After a day's delay, Bangladesh's first satellite was today successfully launched atop the first SpaceX Falcon 9 Block 5 rocket.
The satellite, named Bangabandhu Satellite-1, lifted off at 1614 EDT (2014 UTC) from the Kennedy Space Center in Florida, USA. The bird detached from the second rocket stage, and is now maneuvering into geostationary orbit around Earth, where it will handle internet communications and television broadcasting for Bangladesh's main telco.
As for the rocket's first stage, SpaceX managed to land its rocket on its autonomous barge Of Course I Still Love You 340 nautical miles offshore in the Atlantic. This is SpaceX's 25th successful first stage recovery – 11 on land and 14 on the drone ship – and the booster will now be taken back for inspection and refurbishment to be launched again.
Musk: I want to retrieve rockets with big Falcon party balloonsREAD MORE
That last part – the refurbishment – is going to be key, because the rocket is the first of SpaceX's Block 5 models to fly. The Block 5 is designed to be used at least 10 times with only minimal refurbishment. SpaceX claims the new design means a rocket can be checked and ready to fly again within 24 hours if necessary, and a new rocket can be built from scratch in 14 days.
The improvements made to the Block 5 rocket over previous SpaceX rocket designs include better heat shielding for the engines, a power increase from 176,000 to 190,000lb of thrust, faster fueling times and improved landing legs. The Octaweb – the framework that holds the engines in place within the rocket – is now bolted together rather than welded for easier assembly and checking.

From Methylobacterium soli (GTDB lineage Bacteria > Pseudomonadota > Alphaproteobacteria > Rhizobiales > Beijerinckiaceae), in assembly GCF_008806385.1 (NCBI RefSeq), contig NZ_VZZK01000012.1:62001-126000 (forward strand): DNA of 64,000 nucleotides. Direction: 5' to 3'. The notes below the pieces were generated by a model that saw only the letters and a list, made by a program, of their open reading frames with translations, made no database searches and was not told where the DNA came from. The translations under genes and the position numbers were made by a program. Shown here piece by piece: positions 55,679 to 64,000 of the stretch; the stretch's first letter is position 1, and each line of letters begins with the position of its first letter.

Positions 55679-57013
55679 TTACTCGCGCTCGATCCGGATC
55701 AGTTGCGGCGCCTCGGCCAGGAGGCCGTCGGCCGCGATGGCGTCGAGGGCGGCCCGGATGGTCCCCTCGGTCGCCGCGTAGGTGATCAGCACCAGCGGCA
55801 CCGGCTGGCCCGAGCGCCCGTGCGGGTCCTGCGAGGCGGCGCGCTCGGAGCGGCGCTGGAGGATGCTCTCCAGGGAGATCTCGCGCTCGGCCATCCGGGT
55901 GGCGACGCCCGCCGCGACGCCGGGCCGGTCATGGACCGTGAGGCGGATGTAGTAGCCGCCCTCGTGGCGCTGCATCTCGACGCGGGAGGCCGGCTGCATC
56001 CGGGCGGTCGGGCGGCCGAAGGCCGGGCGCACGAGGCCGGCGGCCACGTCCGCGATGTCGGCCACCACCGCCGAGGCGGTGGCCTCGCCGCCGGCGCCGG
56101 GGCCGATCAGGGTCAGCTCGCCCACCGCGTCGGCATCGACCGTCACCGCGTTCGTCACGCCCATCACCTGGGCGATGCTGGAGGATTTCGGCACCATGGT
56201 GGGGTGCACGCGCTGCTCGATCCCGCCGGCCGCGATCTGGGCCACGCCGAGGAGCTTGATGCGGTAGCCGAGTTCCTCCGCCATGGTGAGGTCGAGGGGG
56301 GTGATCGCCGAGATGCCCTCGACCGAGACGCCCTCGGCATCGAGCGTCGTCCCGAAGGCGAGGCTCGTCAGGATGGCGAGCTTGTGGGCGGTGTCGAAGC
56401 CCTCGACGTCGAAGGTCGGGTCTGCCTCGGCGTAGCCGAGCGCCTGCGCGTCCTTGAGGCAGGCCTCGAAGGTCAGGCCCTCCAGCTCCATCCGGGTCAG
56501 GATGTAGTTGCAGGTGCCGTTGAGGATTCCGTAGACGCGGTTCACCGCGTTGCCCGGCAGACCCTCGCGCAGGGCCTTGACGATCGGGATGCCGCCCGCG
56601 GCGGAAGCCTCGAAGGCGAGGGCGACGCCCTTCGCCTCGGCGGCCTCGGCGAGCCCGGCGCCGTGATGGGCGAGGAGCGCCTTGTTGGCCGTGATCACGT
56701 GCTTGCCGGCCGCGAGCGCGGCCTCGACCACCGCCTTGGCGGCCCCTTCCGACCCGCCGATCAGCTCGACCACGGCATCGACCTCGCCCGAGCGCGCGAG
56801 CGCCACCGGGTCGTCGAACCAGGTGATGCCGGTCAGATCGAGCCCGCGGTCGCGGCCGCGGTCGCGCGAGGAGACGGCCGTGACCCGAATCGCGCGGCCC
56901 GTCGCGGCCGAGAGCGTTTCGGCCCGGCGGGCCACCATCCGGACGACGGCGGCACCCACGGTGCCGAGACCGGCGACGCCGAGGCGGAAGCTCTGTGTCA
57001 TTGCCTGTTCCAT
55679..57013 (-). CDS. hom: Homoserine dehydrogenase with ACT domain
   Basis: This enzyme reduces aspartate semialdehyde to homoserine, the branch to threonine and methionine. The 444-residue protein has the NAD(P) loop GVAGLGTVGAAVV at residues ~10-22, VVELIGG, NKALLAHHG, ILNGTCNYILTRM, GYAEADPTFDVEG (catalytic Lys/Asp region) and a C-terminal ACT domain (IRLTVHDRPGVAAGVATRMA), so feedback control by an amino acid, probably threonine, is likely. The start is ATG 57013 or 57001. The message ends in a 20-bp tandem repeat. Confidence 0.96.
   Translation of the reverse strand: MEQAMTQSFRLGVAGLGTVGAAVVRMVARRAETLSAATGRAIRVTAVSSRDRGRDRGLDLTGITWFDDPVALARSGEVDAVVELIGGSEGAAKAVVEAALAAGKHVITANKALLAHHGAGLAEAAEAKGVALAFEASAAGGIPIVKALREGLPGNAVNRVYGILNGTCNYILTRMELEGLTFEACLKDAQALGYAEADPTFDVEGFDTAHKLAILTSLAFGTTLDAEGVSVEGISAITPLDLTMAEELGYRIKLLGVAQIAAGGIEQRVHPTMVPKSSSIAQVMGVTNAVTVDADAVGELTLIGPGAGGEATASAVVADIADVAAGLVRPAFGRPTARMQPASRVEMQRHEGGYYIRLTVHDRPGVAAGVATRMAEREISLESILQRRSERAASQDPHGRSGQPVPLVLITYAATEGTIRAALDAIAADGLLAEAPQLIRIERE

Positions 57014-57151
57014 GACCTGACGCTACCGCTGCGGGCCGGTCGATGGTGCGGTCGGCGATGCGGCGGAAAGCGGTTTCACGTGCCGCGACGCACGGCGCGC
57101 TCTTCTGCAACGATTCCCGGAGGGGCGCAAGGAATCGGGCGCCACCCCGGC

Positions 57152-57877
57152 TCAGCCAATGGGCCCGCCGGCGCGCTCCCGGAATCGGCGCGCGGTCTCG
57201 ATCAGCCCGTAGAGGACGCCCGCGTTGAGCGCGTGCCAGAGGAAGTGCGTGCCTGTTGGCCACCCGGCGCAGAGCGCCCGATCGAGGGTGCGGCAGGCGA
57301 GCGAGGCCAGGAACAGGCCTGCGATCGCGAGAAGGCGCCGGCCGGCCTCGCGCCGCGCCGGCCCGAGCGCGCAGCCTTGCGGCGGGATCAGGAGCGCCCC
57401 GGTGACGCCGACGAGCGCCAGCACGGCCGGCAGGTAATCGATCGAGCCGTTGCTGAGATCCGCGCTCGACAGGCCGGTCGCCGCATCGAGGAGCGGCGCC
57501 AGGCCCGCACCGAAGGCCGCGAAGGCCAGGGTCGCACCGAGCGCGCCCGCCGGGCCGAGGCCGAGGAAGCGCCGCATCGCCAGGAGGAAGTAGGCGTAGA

SpaceX boss Elon Musk said Block 5 will be the last major upgrade to the Falcon series, and any changes in future will be incidental and minor. Then again, the notoriously fickle chap has also said he wants to begin retrieving the second stage of the Falcon, which would entail some major design changes in the future.
The main thrust of development will now be focused on the BFR – or Big, er, Falcon Rocket – which the Musketeers hope will take mankind to the Moon and Mars. The Falcon Heavy, which first flew in February, uses three Falcon rockets strapped together with a few small modifications.
TIL SpaceX puts its Falcon 9 User Guide – yeah, the rocket – online for anyone to read https://t.co/t3Gbao5kmp— The Register (@TheRegister) May 11, 2018
Think about that next time you have to talk to a sales rep to get a system-on-chip's programmer's manual pic.twitter.com/c99fGJXhcQ
Musk has said that he would like the BFR to fly next year, which seems wildly optimistic. Instead, as is usual with SpaceX's attitude to deadlines, you should probably not expect to see one until 2021, or maybe a little earlier. ®